Ryuichi Sakamoto can do it all: synth-pop, classical music, film soundtracks, alternative… his discography collects dozens of genres, particulary a recently founded genre titled “Neo Geo”, which combines Western and Asian music with wordly grooves and melodies to create a truly memorable and unique sound. Sakamoto’s claim to fame was first as the founder of the legendary Japanese synth-pop band, Yellow Magic Orchestra, which had several notable successful songs that were well known all over the world. Oh, did I mention that he also won an Academy Award? He won it for creating the soundtrack for Bernardo Bertolucci’s acclaimed film, The Last Emperor alongside David Byrne. He has also produced most of his albums, and acted alongside David Bowie in the film, Merry Christmas Mr. Lawrence along with creating the soundtrack. So, he is a musician, a producer, and an actor… winning a prestigious award in each category? Yep, that’s about right. Sakamoto is a man of many talents.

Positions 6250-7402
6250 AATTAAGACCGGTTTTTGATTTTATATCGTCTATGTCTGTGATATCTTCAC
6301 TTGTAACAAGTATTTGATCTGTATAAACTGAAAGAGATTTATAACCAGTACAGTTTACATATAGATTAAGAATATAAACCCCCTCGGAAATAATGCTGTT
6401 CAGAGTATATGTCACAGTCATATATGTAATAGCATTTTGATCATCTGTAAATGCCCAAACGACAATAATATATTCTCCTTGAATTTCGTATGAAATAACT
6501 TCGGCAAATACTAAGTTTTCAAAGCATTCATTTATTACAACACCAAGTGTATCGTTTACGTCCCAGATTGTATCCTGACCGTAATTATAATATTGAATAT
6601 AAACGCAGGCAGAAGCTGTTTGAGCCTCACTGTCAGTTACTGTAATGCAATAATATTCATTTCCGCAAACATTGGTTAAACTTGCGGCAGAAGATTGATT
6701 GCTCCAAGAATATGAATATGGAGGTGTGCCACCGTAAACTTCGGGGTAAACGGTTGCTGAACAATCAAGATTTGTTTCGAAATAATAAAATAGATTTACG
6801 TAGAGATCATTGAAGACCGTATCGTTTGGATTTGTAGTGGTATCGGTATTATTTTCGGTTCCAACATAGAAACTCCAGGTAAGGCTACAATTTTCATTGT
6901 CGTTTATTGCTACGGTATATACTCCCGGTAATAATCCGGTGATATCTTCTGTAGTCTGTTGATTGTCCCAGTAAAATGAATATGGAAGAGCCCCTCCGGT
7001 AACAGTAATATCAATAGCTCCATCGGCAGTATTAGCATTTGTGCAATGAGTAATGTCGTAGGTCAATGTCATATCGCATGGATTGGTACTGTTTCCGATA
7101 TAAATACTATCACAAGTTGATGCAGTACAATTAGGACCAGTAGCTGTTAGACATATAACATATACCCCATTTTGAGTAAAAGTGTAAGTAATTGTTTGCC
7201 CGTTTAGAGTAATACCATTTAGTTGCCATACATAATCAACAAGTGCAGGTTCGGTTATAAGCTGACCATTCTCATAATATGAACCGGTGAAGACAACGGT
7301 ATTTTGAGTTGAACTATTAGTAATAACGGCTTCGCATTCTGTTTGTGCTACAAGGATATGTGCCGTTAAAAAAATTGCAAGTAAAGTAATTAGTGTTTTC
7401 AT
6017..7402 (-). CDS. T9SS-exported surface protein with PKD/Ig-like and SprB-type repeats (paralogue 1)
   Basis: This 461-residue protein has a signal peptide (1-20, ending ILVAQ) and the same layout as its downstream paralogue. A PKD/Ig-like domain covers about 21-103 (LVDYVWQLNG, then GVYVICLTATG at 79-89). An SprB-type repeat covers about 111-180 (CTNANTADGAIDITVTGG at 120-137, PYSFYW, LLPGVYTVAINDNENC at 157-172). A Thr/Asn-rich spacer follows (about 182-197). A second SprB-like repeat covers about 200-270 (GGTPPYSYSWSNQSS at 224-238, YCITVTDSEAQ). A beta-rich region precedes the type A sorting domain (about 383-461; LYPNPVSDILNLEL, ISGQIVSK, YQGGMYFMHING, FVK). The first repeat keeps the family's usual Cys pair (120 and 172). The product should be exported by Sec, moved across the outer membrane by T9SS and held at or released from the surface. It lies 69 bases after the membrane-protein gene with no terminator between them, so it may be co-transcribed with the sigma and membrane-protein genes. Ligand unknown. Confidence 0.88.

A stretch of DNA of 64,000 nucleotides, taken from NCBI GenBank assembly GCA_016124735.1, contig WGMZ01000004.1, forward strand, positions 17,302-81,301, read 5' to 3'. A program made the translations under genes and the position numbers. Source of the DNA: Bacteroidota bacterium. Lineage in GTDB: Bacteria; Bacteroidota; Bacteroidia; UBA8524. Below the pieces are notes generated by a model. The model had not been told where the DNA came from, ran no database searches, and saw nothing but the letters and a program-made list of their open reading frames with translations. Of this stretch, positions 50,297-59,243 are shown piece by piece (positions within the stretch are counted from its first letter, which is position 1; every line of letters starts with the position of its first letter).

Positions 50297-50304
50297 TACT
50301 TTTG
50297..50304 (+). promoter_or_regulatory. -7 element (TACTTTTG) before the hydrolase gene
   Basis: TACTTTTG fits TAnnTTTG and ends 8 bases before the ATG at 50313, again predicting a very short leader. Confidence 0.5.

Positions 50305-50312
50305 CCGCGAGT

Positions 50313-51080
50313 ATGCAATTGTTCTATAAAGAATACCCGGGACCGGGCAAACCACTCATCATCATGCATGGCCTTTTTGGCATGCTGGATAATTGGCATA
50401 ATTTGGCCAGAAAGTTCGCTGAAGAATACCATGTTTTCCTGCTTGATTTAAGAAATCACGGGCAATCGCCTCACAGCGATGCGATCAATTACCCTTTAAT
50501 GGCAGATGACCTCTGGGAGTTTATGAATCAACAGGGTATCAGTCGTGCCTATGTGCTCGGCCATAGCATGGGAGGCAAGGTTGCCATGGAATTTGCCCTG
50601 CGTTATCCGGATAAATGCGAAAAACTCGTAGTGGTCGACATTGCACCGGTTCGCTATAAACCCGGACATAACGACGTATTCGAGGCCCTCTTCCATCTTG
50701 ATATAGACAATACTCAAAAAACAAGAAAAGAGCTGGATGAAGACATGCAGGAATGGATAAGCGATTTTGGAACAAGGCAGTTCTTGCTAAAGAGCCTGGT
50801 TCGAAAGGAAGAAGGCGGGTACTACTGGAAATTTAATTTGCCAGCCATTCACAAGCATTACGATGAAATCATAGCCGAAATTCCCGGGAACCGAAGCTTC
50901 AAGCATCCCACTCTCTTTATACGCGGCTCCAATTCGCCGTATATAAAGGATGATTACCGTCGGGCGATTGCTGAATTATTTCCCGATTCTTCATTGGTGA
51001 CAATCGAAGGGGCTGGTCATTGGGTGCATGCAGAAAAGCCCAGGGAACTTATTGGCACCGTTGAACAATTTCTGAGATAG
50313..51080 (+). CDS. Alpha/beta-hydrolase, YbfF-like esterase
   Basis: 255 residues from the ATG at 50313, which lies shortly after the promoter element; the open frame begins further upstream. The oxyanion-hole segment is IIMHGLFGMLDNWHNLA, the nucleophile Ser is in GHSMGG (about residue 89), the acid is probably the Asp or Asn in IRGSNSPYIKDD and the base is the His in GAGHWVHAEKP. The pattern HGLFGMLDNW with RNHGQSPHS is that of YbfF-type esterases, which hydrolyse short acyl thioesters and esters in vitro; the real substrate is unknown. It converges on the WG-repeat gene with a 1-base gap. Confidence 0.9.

The seven songs below range in content dramatically. The absolutely beautiful ‘Merry Christmas Mr. Lawrence’ is the main song off of the soundtrack with the same name. The same keys are used throughout the song, but the structure and brilliance provides such a vivid imagery of the country of Japan, whether you’ve seen the film or not. Let’s now change direction entirely for the three tracks from Yellow Magic Orchestra. All three are from the classic Solid State Survivor and in a genre of their own. Excluding the fun Beatles cover of ‘Day Tripper’, the other two are mainly instrumental synth gems. Instrumental synth? It may sound a bit dull, but trust me on this one that it’s not. ‘Rydeen’ is a pure thrill and sounds like a mix between some sort of Sega video game and traditional Japanese music and ‘Behind The Mask’ builds up to be very exciting as well. Now to his solo career: Sakamoto’s most well known solo release is Beauty, which seems more like a compiliation of sorts because of the varying types of songs. ‘You Do Me’ is a very 80s sounding type of dance song with mainly Western female vocals, while ‘Tokyo Calling’ has a very obvious Asian theme in the center, and ‘Futique’ seems to be a mixture of both, in an experimental sense, resulting in the best song on the album. Sakamoto has an extensive collection of songs in his discography and most are well worth checking out, regardless of what type of music it is.